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G.R. No.

187401 12/10/2017, 2(56 PM

G.R. No. 187401

Republic of the Philippines


SUPREME COURT
Manila

THIRD DIVISION

G.R. No. 187401 September 17, 2014

MA. ROSARIO P. CAMPOS, Petitioner,


vs.
PEOPLE OF THE PHILIPPINES and FIRST WOMEN'S CREDIT
CORPORATION, Respondents.

RESOLUTION

REYES, J.:

This resolves the petition for review on certiorari filed by petitioner Ma.
Rosario P. Campos (Campos) to assail the Decision1 dated July 21, 2008 and
Resolution2 dated February 16, 2009 of the Court of Appeals (CA) in CA-G.R.
CR No. 31468, which affirmed the conviction of Campos for fourteen (14)
counts of violation of Batas Pambansa Bilang 22 (B.P. 22), otherwise known
as The Bouncing Checks Law.

On March 17, 1995, Campos obtained a loan, payable on installments, from


respondent First Women's Credit Corporation (FWCC) in the amount of
₱50,000.00. She issued several postdated checks in favor of FWCC to cover
the agreed installment payments.3 Fourteen of these checks drawn against
her Current Account No. 6005-05449-92 withBPI Family Bank-Head Office,
however, were dishonored when presented for payment, particularly:

Check No. Date Amount


138609 August 15, 1995 ₱3,333.33
138610 August 30, 1995 ₱3,333.33
138611 September 15, 1995 ₱3,333.33
138612 September 30, 1995 ₱3,333.33

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138613 October 15, 1995 ₱3,333.33


138614 October 30, 1995 ₱3,333.33
138615 November15, 1995 ₱3,333.33
138616 November30, 1995 ₱3,333.33
138617 December15, 1995 ₱3,333.33
138618 December31, 1995 ₱3,333.33
138619 January 15, 1996 ₱3,333.33
138620 January 31, 1996 ₱3,333.33
138621 February 15, 1996 ₱3,333.33
138622 February28, 1996 ₱3,333.33

₱46,666.62

The checks were declared by the draweebank to be drawn against a "closed


account."4

After Campos failed to satisfy her outstanding obligation with FWCC despite
demand, she was charged before the Metropolitan Trial Court (MeTC) of
Pasay City, Branch 48, with violations of B.P. 22. Campos was tried in
absentia, as she failed to attend court proceedings after being arraigned.5

On December 7, 1999, the MeTC rendered its decision with dispositive


portion that reads: WHEREFORE, all the foregoing considered, the accused
is hereby CONVICTED of fourteen (14) counts of violations of BATAS
PAMBANSA BLG. 22. She is hereby sentenced to suffer the penalty of six (6)
months imprisonment for each violation and to indemnify the complainant
the sum of ₱46,666.62 representing the total value of the checks, plus legal
interest from date of default until full payment.

With costs.

SO ORDERED.6

Feeling aggrieved, Campos appealed to the Regional Trial Court (RTC). On


July 30, 2007, the RTC of Pasay City, Branch108 rendered its decision
upholding Campos’ conviction. A motion for reconsideration filed by Campos
was denied for lack of merit.7

Unyielding, Campos appealed the RTC decision to the CA, which rendered on
July 21, 2008 its decision8 affirming the ruling of the RTC. Campos moved to

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reconsider, but her motion was denied via a Resolution9 dated February 16,
2009. Hence,this petition for review on certiorari which cites the following
issues:

1. WHETHER OR NOT A DEMAND LETTER THAT WAS SENT


THROUGH REGISTERED MAILIS SUFFICIENT TO SATISFY THE
REQUIREMENTS OF [B.P. 22] AS TO KNOWLEDGE OF THE FACT OF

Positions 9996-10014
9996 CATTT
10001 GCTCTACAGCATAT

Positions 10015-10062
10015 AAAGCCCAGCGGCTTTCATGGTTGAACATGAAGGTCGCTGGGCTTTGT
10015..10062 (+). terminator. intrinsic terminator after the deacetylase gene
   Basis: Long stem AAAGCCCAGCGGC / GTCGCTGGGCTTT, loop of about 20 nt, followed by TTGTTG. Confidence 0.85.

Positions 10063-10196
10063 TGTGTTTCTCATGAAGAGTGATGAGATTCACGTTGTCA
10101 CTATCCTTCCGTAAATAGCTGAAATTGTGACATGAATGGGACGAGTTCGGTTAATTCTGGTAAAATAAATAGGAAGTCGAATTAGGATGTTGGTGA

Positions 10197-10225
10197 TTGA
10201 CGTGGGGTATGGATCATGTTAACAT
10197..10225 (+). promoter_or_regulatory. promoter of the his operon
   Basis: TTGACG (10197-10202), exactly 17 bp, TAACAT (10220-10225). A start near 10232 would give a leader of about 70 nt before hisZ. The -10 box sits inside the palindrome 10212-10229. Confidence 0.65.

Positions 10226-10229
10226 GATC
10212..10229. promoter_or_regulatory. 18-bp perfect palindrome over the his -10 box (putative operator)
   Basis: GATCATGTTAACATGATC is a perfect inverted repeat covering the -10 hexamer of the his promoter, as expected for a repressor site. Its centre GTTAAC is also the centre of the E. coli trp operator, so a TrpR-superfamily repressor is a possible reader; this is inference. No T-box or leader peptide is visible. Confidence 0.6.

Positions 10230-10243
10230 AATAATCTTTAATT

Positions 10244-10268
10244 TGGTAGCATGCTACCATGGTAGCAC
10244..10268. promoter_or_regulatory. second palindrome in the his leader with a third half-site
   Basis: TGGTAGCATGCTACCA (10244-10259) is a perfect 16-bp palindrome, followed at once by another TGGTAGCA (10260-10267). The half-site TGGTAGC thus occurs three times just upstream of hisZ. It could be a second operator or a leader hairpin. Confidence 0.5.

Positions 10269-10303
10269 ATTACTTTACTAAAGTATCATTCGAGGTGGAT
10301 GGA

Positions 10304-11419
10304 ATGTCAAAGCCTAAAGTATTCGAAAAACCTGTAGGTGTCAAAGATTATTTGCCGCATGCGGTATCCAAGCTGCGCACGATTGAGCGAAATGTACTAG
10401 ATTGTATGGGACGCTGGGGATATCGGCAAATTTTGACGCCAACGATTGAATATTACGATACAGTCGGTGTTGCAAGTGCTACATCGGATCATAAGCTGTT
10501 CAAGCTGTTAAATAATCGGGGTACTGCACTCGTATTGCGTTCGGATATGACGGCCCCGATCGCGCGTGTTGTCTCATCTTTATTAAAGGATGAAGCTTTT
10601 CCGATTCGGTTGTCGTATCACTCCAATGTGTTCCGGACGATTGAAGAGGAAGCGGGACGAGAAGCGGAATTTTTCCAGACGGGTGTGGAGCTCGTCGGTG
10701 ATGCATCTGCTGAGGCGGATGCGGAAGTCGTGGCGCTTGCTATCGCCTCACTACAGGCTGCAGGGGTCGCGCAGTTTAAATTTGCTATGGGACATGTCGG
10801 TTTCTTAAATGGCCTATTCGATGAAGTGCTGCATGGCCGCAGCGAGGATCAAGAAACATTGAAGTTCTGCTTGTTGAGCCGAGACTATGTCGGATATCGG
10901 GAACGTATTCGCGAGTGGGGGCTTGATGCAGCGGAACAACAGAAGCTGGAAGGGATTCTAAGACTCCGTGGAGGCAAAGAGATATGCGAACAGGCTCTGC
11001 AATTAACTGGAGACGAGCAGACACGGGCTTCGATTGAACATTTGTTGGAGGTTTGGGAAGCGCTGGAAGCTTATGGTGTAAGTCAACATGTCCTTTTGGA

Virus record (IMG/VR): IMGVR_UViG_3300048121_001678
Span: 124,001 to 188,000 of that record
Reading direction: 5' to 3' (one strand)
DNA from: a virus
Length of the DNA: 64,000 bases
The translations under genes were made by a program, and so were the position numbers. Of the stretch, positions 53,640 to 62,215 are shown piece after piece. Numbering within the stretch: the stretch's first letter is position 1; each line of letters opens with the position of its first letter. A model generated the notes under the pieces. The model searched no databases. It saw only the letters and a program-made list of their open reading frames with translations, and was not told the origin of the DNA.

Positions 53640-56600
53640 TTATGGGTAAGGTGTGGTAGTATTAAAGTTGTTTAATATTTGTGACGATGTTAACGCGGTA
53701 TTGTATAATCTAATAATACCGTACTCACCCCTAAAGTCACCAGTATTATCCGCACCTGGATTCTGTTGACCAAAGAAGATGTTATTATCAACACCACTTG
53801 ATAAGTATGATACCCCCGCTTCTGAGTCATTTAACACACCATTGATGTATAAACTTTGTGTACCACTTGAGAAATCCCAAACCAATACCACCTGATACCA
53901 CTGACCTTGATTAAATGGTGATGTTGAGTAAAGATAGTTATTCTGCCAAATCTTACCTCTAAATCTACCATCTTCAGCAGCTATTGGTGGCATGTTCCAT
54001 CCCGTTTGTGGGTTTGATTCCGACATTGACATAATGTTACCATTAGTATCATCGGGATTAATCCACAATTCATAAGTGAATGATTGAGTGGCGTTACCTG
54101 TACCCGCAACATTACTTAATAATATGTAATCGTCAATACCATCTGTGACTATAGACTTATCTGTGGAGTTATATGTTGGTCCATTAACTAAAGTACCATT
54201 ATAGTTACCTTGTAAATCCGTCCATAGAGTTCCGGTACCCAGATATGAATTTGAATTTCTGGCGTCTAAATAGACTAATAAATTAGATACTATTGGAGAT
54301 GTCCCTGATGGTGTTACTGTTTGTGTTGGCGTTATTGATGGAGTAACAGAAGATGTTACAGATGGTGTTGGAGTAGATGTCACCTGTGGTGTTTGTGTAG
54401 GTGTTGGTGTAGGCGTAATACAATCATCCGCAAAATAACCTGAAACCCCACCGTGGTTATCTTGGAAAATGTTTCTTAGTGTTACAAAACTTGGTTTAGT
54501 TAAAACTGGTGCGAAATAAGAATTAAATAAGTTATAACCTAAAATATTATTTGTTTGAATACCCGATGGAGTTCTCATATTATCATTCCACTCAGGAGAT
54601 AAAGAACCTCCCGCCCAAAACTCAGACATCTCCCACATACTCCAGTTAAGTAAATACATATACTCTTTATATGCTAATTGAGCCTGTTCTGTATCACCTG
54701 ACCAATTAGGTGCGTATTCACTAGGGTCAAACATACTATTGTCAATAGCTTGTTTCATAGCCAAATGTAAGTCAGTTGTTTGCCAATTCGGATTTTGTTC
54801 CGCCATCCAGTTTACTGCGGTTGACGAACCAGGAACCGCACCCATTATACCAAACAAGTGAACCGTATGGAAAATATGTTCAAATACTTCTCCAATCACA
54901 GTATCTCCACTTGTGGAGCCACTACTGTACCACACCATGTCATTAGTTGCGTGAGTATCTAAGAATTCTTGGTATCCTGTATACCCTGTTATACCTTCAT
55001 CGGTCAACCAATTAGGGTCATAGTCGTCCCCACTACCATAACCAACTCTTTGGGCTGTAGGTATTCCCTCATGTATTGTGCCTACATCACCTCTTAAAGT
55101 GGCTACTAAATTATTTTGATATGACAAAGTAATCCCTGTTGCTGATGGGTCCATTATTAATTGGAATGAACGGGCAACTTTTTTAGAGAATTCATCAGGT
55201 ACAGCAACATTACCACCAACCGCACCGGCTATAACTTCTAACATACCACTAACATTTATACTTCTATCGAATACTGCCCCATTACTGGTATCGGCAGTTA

THE DISHONOR OF THE SUBJECT CHECKS.

2. WHETHER OR NOT [CAMPOS’] WANT OF INFORMATION OF THE


FACT OF THE CHECKS’ DISHONOR AND HER SUBSEQUENT
ARRANGEMENTS FOR THEIR PAYMENT [ARE] TANTAMOUNT TO
GOOD FAITH SO AS TO PERSUADE THIS HONORABLE SUPREME
COURT TO EXERCISE ITS EQUITY POWERS AND TO LEND SUCCOR
TO [CAMPOS’] CASE.10

Campos argues that the crime’s element requiring her knowledge at the time
of the check’s issuance that she did not have sufficient funds with the drawee
bank for the payment of the check in full upon presentment was not
established by the prosecution. She denies having received a notice of
dishonor from FWCC. Insisting on an acquittal, Campos discredits the
MeTC’s reliance on a supposed notice of dishonor that was sent to her by
FWCC through registered mail. She also invokes good faith as she allegedly
made arrangements with FWCC for the payment of her obligation after the
subject checks were dishonored.

The petition lacks merit.

To be liable for violation of B.P. 22, the following essential elements must be
present: (1) the making, drawing, and issuance of any check to apply for
account or for value; (2) the knowledge of the maker, drawer, or issuer that at
the time of issue he does not have sufficient funds in or credit with the drawee
bank for the payment of the check in full upon its presentment; and (3) the
subsequent dishonor of the check by the drawee bank for insufficiency of
funds or creditor dishonor for the same reason had not the drawer, without
any valid cause, ordered the bank to stop payment.11

The presence of the first and third elements is undisputed. An issue being
advanced by Campos through the present petition concerns her alleged
failure to receive a written demand letter from FWCC, the entity in whose

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favor the dishonored checks were issued. In a line of cases, the Court has
emphasized the importance of proof of receipt of such notice of dishonor,12
although not as an element of the offense,but as a means to establish that the
issuer of a check was aware of insufficiency of funds when he issued the check
and the bank dishonored it, in relation to the second element of the offense
and Section 2 of B.P. 22. Considering that the second element involves a state